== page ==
A half-century later, who’s winning and losing The War on Poverty: Jeff Coleman
Every few months a kind reporter from a respected news outlet calls me to respond to some seemingly left-field, verbal smugness by a fellow conservative about poor people.
For the most part, I explain that it was probably just an awkwardly expressed difference in the way we believe poverty should be confronted. The issue is tinder for talk radio and scares away far too many politicians who genuinely care, but are skeptical of rotary-phone era government programs.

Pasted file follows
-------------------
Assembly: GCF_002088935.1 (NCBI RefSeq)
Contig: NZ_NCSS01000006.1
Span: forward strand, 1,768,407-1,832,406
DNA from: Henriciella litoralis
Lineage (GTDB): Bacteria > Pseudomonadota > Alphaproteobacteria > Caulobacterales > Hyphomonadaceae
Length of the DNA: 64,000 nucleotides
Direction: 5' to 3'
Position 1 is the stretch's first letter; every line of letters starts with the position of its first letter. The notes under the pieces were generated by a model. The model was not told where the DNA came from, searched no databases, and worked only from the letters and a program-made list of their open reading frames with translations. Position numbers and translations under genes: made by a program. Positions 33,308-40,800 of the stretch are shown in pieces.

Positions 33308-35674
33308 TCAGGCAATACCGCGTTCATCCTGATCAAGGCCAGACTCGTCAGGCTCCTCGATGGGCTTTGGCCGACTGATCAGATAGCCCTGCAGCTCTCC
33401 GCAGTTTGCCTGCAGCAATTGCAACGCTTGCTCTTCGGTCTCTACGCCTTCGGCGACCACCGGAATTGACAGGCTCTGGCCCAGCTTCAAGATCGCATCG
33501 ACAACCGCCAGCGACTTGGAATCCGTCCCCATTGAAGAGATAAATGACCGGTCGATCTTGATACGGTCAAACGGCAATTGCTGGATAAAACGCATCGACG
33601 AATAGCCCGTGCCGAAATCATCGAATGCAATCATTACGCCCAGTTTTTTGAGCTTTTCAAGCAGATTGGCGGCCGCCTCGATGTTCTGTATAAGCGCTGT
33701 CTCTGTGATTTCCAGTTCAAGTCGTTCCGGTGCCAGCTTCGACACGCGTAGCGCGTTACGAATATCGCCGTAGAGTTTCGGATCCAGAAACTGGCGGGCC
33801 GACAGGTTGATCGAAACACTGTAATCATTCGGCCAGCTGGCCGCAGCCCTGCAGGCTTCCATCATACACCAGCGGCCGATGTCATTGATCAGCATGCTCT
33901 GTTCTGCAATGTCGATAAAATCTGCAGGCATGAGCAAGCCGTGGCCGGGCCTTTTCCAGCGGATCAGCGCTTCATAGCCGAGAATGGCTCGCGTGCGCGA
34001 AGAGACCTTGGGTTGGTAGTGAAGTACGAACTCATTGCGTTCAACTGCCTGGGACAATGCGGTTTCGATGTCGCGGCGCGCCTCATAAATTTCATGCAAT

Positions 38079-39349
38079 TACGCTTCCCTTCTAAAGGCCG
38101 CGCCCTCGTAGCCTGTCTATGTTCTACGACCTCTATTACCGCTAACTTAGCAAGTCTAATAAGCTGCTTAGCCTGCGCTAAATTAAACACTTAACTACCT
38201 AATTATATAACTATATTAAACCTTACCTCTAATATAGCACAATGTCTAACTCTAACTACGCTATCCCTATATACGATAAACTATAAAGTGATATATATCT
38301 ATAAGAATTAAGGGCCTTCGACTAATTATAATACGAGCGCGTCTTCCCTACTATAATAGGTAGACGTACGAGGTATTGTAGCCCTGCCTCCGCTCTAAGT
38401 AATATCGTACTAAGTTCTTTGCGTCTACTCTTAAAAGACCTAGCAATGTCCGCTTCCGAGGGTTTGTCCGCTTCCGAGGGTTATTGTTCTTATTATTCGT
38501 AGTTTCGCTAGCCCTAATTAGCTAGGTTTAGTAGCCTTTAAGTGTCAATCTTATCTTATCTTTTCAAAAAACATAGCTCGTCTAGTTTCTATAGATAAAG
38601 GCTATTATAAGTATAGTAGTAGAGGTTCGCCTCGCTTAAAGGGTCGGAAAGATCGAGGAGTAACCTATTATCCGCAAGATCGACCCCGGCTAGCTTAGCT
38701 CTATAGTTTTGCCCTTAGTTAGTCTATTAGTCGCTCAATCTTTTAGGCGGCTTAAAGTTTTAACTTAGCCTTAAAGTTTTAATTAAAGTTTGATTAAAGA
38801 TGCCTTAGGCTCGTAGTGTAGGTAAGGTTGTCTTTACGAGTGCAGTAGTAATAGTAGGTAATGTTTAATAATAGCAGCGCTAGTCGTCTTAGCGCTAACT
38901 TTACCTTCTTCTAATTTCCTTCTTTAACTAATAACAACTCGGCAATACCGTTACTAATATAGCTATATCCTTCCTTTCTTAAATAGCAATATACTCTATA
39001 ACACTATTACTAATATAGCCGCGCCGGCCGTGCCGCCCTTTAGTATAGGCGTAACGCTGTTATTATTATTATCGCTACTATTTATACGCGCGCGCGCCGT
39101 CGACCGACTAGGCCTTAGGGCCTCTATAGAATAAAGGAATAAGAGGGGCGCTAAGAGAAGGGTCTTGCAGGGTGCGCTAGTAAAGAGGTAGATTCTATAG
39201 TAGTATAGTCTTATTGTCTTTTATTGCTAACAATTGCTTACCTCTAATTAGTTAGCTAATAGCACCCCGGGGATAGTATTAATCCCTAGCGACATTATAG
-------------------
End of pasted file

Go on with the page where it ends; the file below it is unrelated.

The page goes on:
January 8, 2014 will mark 50 years to the day that President Lyndon B. Johnson declared an “unconditional war on poverty in America,” forcefully arguing that a major national investment was needed to honor the promise of civil rights.
Government would help those willing to train for jobs, hone skills, continue education, and get respectable housing and even find employment in one of the new, anti-poverty agencies and departments. From that moment until today, with few interruptions, this total war to erase poverty from the American story would be funded with an open checkbook.
To read more of Jeff Coleman’s Op-Ed in the Patriot News… Click Here